Small Caps Leading the Party in the Markets

It may also be a time for patience among the large-caps for investors

Friday ended a highly volatile week with huge gains for the major indices but tempered slightly by mixed trading, as traders consolidated some positions and took profits in others. The surprising victory by Republicans earned them not only the presidency but majorities in both houses of Congress.

The markets embraced the change, and for the balance of the week rallied, led by sectors that were perceived to benefit from the change in leadership: The financial sector led (up 11.3%), healthcare gained 5.8%, industrials rose 8% and materials rose 3.6%. Mining and metals companies surged on Wednesday with Rio Tinto Plc (ADR) (NYSE:RIO), the world’s second-largest miner, gaining 2.5%.

A weakening dollar made commodities cheaper, and copper and nickel gained 2.7% and 2.9%, respectively. On Friday, the world’s largest listed copper producer, Freeport-McMoRan Inc (NYSE:FCX), gained 1% but jumped over 25% for the week.

On Friday rate hike expectations for December rose to 81.1%, up almost 10% from the prior Friday.

At the close on Friday the Dow Jones Industrial Average gained 40 points at 18,848, the S&P 500 fell 3 to 2,164, the Nasdaq rose 28 at 5,237, and the Russell 2000 closed at 1,282 for a gain of 31 points. The NYSE’s primary exchange traded 1.2 billion shares with total volume of 5 billion shares. The Nasdaq crossed 2.3 billion shares. On the Big Board, advancers outpaced decliners by 1.2-to-1, and on the Nasdaq, advancers led by 2.4-to-1. Blocks on the NYSE fell to 6,344 from 7,185 on Thursday.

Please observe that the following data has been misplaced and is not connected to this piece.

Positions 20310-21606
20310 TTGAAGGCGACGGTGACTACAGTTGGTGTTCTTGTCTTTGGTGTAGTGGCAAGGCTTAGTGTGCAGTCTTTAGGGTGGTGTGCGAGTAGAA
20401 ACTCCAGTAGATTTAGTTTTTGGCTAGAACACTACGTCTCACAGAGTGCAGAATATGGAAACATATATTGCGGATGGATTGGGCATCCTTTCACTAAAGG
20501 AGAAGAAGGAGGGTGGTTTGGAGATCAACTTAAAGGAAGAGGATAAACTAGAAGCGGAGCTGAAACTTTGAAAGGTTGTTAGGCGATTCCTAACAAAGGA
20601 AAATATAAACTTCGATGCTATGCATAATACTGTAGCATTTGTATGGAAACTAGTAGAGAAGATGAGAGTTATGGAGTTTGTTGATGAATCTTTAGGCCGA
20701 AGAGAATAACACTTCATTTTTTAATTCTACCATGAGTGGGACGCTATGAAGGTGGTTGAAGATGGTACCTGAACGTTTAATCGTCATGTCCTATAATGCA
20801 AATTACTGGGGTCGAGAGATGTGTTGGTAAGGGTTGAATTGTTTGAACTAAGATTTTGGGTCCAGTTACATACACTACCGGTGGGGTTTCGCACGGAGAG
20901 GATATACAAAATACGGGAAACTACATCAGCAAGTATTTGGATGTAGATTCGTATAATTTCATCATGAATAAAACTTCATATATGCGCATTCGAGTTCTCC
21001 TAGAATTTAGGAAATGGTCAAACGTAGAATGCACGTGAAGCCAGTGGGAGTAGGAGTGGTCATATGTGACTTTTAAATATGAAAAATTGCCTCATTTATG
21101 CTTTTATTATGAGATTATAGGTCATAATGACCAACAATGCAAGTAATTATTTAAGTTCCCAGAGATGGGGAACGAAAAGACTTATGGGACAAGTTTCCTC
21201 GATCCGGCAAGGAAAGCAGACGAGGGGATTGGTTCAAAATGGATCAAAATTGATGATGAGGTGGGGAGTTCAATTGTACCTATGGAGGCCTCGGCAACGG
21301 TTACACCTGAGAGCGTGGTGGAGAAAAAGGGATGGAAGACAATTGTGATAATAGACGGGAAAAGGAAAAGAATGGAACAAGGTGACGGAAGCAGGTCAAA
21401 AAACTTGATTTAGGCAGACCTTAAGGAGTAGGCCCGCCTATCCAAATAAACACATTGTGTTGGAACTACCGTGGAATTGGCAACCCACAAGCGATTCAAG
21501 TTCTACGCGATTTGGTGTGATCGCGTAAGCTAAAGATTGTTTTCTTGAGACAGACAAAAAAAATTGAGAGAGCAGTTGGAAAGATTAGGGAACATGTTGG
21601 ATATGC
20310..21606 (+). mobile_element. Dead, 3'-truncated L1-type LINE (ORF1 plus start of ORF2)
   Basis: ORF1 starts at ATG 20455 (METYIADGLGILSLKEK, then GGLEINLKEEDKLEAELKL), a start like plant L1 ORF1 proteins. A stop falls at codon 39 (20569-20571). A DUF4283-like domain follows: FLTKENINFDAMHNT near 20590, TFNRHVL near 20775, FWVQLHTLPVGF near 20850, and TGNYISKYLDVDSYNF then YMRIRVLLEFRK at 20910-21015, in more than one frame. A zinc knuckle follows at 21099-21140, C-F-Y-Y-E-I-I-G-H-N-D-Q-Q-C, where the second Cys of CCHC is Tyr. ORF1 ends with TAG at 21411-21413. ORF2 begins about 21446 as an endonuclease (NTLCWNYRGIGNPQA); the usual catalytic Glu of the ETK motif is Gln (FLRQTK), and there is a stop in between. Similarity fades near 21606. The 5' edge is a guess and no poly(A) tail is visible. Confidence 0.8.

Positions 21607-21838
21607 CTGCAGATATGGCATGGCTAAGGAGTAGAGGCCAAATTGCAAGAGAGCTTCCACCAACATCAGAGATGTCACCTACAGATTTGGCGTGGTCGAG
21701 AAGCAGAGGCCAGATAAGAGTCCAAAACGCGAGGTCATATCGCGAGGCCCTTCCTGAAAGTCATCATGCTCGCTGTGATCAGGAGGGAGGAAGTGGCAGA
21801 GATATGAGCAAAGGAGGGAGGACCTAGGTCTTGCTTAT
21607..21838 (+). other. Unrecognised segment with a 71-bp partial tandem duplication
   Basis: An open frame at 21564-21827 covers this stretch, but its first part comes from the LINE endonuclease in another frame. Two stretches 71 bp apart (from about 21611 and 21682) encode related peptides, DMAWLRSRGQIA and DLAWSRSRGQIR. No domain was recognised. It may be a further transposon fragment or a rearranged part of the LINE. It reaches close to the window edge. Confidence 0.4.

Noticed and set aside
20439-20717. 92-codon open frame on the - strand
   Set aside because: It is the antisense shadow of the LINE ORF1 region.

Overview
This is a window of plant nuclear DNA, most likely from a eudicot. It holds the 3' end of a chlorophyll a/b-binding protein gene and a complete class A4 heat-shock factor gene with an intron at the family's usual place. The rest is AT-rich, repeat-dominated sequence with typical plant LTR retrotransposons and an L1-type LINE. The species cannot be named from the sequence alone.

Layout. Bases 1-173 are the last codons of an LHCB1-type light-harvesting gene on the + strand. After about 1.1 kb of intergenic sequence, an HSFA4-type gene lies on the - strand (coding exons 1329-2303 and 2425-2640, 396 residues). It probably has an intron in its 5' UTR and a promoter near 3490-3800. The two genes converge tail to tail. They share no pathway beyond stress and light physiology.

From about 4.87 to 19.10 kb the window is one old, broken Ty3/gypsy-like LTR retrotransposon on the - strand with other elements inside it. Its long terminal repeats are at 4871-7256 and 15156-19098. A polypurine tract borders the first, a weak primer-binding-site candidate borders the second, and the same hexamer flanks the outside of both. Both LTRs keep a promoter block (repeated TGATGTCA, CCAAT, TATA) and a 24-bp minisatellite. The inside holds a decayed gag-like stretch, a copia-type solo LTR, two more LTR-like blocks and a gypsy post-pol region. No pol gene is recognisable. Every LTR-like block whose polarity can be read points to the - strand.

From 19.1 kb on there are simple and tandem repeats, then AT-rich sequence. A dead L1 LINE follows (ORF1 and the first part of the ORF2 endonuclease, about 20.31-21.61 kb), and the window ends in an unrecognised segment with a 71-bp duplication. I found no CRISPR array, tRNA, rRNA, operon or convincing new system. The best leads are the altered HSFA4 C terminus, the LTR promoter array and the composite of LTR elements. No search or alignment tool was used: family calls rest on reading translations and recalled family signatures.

For the week: The DJIA gained 5.4%, the S&P 500 rose 3.8%, the Nasdaq rose 3.8% and the Russell 2000 jumped 10.1%.

S&P mid-cap (MDY) Attacks Bull Inf Pt
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Russell 2000: Small Caps Leading the Party in the Markets

Last week, stocks in general were supported with a general, high-volume market rally. But mid- and small-caps, here represented by the SPDR S&P MidCap 400 ETF (NYSEARCA:MDY), clearly led the field of larger indices. Both, however, slowed in volume, momentum, and breadth. And, unless the MDY can find some buyers early this week, it may have a tendency to test the short-term bearish inflection point at 279.

Russ 2000 (IWM) blast-off overbot
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The week ended with small-caps, as represented by the exchange-traded fund iShares Russell 2000 Index (ETF) (NYSEARCA:IWM), blasting to a new 52-week high. That’s great news for the bulls — despite the overbought condition, the small-caps are leading the entire market. A pullback has broad support at $120 to $125.

Conclusion: On Friday, volume fell slightly, but that could be attributed to the Veteran’s Day holiday and partial market global closings primarily in the fixed income markets.

However, despite the “blast-off,” I wouldn’t chase big-cap stocks at current levels. Patience will reward those who can resist the “can’t miss the bull syndrome” of buying “at the market.” The bull market has, however, been confirmed and with certain exceptions (technology), there are many sectors that are still oversold. Long-term pharmaceuticals, biotechs, etc., are examples — see my short list on Thursday’s DTA of oversold sectors.

Have a great week.

Today’s Trading Landscape

To see a list of the companies reporting earnings today, click here.

For a list of this week’s economic reports due out, click here.

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